Gibbs appears to have been quite wealthy; under the terms of his mother's will, which was proved in May 1871, he received the interest, dividend and proceeds from a variety of stocks which were held in trust for his benefit. He came originally from Islington, but immediately before moving to Bexley he was living in Bathurst House, a newly built house at Kidbrooke. As well as purchasing Laurel House he bought two of the other houses in Upton Road, and also the old Marl House.
The 1871 census shows that Gibbs was 33 years old, his wife Alice Harriet was 30, and they had five children living at home: Ernest aged 9, Constance aged 7, Harold aged 5, Cuthbert aged 3, and Amy aged 1. Another son, Alfred, was presumably away at school on the day that the census was taken. There were two servants who lived in: Hannah Barley a housemaid aged 23, and Hannah Trent a general servant aged 19. It is likely that there were other servants, such as a cook, a gardener, and presumably a stableman, who did not sleep at the house. The general servant and housemaid would have been paid respectively about £8 and £15 per year; servants who did not live in would have received more. This represents a fairly typical Victorian middle-class household.
The rateable value of Laurel House was set at £54 with a rate of 1/- in the £, but this seems to have been too much for Gibbs. He withheld payment of the rates in 1870, and managed to get the rateable value reduced to £45 in the following year.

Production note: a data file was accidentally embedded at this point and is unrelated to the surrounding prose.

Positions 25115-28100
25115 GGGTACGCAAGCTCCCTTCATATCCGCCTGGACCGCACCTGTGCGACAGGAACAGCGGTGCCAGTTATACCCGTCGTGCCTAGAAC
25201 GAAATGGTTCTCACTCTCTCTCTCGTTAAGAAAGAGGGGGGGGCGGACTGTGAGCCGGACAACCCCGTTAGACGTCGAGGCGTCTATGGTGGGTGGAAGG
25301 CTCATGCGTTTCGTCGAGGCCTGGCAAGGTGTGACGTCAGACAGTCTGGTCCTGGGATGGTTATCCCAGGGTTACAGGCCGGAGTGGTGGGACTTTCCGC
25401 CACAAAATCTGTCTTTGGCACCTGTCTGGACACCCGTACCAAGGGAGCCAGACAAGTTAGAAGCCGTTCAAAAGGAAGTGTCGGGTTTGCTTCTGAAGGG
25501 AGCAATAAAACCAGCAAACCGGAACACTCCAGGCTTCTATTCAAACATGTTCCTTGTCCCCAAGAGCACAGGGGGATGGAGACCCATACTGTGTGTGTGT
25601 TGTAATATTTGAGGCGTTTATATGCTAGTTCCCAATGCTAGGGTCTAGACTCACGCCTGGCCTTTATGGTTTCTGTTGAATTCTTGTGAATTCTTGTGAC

In his early years at Laurel House Gibbs must have enjoyed its rural seclusion. His new home stood overlooking fields and orchards, and was near the ancient village of Bexley which itself was 'in the midst of pleasant sylvan scenery'.
Life in Bexley continued very much as it had done over past centuries, with paternalistic guidance from a handful of influential families. Gibbs found that he had joined the ranks of 'substantial householders' and was nominated as an Overseer of the Poor by the local vestry committee for three consecutive years from 1874.
Despite this apparent social continuity, the railway and a supply of available land were acting as powerful magnets drawing more people to live in the area.
The Growth of BexleyBetween 1876 and 1885 the Parkhurst Estate was laid out and developed on what had been farmland. Five houses were built opposite Laurel House in 1876, and other substantial middle-class homes were built in the newly created Parkhurst, Knoll and Hartford Roads in the following years.
It may have been the possibility of the rural character of the area being lost which prompted Gibbs to sell all his property and move away in 1876. If this was so he acted prematurely, for as late as 1911 it was considered that the new houses had 'little or no effect .... on the general beauty of the old village and its immediate surroundings'. The village was increasing in size but had retained its rural identity. It is more likely that his growing family precipitated the move; the parish records show that his seventh child, Evelyn Maude, was baptised in January 1876. It is not known where Gibbs moved to, but in 1881 he was living in a large house in Kensington. He ended his days in July 1909 at Hove, Sussex.
To meet the spiritual needs of the increased population of Bexley a new church was built at Parkhill in 1881 as a 'chapel of ease' to the parish church of St. Mary. It was built on land donated by the University of Oxford together with a contribution of £2,000 towards the total cost of £6,000; the balance was subscribed by local residents.